Who supported you to realise this project?

London Studio Centre has always been especially committed to creating opportunities for students and graduates to develop performance through an entrepreneurial spirit. In this sense, it has set up the partnership with artsdepot, leading to regular use throughout the year of the Pentland Theatre for evening-length, co-curricular performances in all styles of dance that we offer: ballet, contemporary dance, jazz, hip hop/commercial and music theatre. The linger/beyond project, as a dedicated project curated by LSC’s Choreography department, received special support from LSC’s Directors, Nic and Nikki Espinosa. On the ground, Grace Millar, the Performance & Events Administrator, organised everything, from our social media presence, sharings and run-throughs to liaising with artsdepot and scheduling tech slots. Without her help, the project wouldn’t have run so smoothly, and her encouragement has surely helped to build the choreographers’ confidence in the work they presented. Finally, the whole LSC team – teachers, administrators, students and alumni – have supported this first edition of linger/beyond each in their own way, for which we express our genuine thanks.

Will this project carry on? Are there any thoughts of developing this project further?

London Studio Centre is keen to continue to support this opportunity for recent graduates, so we have already started planning the second edition of linger/beyond. We hope that many more colleagues from various walks of the dance world will accept our invitation to come and see the innovative work that LSC graduates are creating. We would like to strengthen the dramaturgical aspects of the project, by setting up more frequent opportunities for dialogue and partnership between participants in the various roles they embody in the project. We aim to continue to explore writing as a tool to underpin the creative process and as a way for spectators to engage with the work. We have laid some of the groundwork for this, but hope to disseminate some of this writing more widely as part of the project. An emphasis on the interplay between the choreographic and discursive dimensions of the creative process will hopefully serve the graduates best in their aim of creating meaningful opportunities and networks for themselves in the future.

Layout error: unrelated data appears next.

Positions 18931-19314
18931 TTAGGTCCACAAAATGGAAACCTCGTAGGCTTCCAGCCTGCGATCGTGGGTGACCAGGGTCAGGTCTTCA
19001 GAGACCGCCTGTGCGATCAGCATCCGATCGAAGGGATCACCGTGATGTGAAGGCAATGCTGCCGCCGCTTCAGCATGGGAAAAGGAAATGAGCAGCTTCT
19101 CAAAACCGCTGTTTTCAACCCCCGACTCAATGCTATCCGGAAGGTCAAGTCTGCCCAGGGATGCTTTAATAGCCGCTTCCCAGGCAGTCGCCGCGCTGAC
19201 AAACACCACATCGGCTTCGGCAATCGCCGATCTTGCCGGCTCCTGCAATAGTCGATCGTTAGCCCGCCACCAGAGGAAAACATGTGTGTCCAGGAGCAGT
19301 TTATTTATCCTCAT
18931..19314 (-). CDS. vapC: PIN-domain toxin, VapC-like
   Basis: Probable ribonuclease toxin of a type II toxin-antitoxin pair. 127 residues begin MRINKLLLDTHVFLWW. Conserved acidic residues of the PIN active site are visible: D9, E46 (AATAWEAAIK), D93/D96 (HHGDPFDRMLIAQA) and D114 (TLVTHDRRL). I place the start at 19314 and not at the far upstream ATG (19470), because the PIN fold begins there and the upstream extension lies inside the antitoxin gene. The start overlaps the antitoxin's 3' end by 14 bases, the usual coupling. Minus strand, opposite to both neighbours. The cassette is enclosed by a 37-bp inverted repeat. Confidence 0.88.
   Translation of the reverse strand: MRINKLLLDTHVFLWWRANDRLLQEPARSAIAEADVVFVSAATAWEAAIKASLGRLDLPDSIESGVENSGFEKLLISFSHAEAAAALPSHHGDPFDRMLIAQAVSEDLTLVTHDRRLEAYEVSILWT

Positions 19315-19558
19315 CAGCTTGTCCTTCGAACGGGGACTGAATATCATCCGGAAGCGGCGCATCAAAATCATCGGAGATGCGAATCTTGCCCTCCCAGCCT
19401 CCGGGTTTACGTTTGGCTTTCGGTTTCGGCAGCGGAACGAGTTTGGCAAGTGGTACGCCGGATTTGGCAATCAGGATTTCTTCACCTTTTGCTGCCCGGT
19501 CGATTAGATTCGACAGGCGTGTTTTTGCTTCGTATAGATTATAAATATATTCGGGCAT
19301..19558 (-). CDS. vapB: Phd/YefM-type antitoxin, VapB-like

Do you think there is enough support by institutions for recent graduates? Do you think these kinds of projects are necessary and would you encourage other institutions to support alumni artists in a similar way?

We’ve seen first-hand that recent graduates are often looking to keep their connection with LSC going after they finish their course. Creating opportunities for graduates to keep engaged with the college has mutual benefits: while it is often possible for the college to share some of its resources with graduates (studio space, performance/choreographic opportunities, staff time to catch up and have a chat), likewise, the things alumni can give back to the college are of immense value, whether it is through teaching, working with students on performances or simply sharing their experiences of the professional world. All these things can help staff to keep their understanding of the profession up-to-date and ensure that the education LSC provides optimally prepares students for this world. So, it is important for staff to take time to regularly engage and build relationships with alumni. We try to draw them into projects wherever possible or support them in other ways. It is always fun to reconnect with former students and we often feel immensely proud of what graduates achieve. Graduates tend to be keen to maintain their connection to the place and the community where they spent three years of their lives, and we often speak of “the LSC family”.

The interview was led by Lucia Schweigert and Konstantina Skalionta.